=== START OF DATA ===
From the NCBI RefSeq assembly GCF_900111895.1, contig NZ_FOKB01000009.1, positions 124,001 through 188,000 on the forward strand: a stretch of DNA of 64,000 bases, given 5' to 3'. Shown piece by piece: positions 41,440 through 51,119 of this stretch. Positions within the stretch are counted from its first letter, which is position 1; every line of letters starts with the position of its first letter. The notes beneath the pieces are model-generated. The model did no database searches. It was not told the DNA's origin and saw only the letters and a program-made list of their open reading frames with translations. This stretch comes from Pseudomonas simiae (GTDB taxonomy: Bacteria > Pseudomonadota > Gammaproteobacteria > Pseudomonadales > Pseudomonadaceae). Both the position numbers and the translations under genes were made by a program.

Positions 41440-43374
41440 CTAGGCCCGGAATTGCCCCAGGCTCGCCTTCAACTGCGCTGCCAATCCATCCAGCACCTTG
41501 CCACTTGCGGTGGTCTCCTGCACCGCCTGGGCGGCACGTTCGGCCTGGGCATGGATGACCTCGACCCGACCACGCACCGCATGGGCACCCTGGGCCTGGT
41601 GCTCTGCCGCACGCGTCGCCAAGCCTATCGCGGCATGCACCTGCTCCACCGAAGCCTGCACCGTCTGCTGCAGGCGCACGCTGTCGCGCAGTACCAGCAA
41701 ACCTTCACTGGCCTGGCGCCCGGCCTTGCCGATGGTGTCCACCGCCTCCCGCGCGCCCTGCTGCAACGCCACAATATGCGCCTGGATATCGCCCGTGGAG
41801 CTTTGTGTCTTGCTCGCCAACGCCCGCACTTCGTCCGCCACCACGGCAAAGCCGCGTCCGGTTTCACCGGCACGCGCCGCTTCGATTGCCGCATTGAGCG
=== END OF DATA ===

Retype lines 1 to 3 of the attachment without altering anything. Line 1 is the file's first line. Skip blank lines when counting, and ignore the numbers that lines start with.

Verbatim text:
From the NCBI RefSeq assembly GCF_900111895.1, contig NZ_FOKB01000009.1, positions 124,001 through 188,000 on the forward strand: a stretch of DNA of 64,000 bases, given 5' to 3'. Shown piece by piece: positions 41,440 through 51,119 of this stretch. Positions within the stretch are counted from its first letter, which is position 1; every line of letters starts with the position of its first letter. The notes beneath the pieces are model-generated. The model did no database searches. It was not told the DNA's origin and saw only the letters and a program-made list of their open reading frames with translations. This stretch comes from Pseudomonas simiae (GTDB taxonomy: Bacteria > Pseudomonadota > Gammaproteobacteria > Pseudomonadales > Pseudomonadaceae). Both the position numbers and the translations under genes were made by a program.

Positions 41440-43374
41440 CTAGGCCCGGAATTGCCCCAGGCTCGCCTTCAACTGCGCTGCCAATCCATCCAGCACCTTG